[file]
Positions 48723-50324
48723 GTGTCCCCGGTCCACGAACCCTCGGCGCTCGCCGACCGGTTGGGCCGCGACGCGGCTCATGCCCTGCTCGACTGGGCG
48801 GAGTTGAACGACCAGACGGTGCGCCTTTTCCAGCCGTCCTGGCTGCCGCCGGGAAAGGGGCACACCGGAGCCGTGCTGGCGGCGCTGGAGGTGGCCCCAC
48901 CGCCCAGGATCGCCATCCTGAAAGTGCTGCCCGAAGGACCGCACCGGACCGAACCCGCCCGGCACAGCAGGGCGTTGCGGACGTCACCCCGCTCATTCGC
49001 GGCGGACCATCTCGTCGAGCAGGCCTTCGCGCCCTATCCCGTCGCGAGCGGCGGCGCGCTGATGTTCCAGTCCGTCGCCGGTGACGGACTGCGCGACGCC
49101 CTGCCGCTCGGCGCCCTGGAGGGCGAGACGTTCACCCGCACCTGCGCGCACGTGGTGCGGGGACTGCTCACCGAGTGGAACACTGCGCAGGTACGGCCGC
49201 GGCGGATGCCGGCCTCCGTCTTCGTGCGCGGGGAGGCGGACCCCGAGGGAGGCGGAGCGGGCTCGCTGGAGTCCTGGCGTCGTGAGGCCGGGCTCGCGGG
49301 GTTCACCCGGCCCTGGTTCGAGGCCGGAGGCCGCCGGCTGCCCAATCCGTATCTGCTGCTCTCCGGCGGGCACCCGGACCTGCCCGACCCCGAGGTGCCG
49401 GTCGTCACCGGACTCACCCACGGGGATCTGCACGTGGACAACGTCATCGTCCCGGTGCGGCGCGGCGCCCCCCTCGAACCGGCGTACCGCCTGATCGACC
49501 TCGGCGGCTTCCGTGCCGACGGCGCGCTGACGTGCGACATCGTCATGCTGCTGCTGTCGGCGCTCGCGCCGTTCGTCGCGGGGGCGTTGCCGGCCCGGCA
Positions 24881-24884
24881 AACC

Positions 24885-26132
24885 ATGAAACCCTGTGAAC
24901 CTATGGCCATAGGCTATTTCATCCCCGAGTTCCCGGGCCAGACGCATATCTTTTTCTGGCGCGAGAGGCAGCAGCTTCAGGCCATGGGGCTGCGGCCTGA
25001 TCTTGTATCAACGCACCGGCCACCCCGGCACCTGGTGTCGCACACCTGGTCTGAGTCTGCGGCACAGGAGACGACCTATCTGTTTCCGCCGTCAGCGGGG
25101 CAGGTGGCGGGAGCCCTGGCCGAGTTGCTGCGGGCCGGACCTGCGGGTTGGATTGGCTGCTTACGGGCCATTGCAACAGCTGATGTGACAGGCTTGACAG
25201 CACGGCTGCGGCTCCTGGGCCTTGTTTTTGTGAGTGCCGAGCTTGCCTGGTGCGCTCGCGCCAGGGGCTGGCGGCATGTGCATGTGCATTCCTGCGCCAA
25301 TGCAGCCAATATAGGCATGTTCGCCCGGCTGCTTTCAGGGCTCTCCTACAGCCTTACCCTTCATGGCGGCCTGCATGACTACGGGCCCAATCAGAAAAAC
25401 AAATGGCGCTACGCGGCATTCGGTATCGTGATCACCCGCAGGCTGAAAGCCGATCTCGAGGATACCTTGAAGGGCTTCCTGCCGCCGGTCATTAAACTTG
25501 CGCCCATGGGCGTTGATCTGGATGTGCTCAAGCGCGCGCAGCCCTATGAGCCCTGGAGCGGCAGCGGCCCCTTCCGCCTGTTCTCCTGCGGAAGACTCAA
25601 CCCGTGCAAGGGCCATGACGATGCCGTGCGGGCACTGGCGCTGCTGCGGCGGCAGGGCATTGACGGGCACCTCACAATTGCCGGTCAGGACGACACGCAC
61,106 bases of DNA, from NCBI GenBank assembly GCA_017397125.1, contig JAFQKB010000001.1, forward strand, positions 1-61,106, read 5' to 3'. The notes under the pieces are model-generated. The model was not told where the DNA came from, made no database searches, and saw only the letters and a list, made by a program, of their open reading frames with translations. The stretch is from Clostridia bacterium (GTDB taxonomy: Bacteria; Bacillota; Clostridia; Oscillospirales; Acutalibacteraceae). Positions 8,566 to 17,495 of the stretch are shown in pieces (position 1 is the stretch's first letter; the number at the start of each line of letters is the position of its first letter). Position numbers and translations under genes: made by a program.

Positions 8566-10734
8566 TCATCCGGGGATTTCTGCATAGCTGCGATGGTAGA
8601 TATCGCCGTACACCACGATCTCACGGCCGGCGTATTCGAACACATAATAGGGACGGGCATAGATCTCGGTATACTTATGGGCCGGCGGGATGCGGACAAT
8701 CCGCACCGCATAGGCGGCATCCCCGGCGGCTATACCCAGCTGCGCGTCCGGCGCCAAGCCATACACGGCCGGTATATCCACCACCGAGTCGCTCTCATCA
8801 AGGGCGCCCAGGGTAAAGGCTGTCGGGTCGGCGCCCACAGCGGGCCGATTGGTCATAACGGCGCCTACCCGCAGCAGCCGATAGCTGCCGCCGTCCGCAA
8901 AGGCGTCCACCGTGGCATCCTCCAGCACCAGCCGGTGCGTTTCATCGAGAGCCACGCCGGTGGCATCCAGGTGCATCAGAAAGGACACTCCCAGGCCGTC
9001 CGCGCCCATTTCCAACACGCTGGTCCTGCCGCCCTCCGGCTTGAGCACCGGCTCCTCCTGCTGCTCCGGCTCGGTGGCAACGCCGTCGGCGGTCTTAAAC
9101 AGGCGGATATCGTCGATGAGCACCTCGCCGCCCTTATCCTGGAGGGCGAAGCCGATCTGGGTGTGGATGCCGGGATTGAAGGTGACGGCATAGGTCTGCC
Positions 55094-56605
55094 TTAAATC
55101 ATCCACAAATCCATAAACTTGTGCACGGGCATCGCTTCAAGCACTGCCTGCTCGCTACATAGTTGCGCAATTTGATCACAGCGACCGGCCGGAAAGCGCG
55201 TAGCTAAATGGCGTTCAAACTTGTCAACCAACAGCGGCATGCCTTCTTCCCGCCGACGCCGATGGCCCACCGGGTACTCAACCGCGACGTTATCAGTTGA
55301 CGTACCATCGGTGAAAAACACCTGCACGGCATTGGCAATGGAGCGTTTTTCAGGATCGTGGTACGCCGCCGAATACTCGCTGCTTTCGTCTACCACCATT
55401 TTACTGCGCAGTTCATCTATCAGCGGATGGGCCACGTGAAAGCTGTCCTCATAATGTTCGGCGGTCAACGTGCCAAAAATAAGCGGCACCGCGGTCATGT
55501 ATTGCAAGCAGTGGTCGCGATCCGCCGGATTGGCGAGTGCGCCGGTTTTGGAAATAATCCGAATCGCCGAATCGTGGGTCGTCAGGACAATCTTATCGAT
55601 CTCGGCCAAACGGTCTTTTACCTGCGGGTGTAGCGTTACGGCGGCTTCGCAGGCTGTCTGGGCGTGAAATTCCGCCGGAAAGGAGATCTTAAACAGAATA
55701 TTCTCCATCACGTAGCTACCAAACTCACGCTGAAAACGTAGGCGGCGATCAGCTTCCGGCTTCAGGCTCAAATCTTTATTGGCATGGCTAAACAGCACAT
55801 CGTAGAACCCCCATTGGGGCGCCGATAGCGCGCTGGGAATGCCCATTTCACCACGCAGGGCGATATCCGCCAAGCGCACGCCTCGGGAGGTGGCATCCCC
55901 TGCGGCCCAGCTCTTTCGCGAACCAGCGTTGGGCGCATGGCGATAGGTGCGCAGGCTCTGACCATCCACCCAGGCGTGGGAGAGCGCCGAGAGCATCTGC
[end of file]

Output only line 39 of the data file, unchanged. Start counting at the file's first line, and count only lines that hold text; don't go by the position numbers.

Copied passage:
55601 CTCGGCCAAACGGTCTTTTACCTGCGGGTGTAGCGTTACGGCGGCTTCGCAGGCTGTCTGGGCGTGAAATTCCGCCGGAAAGGAGATCTTAAACAGAATA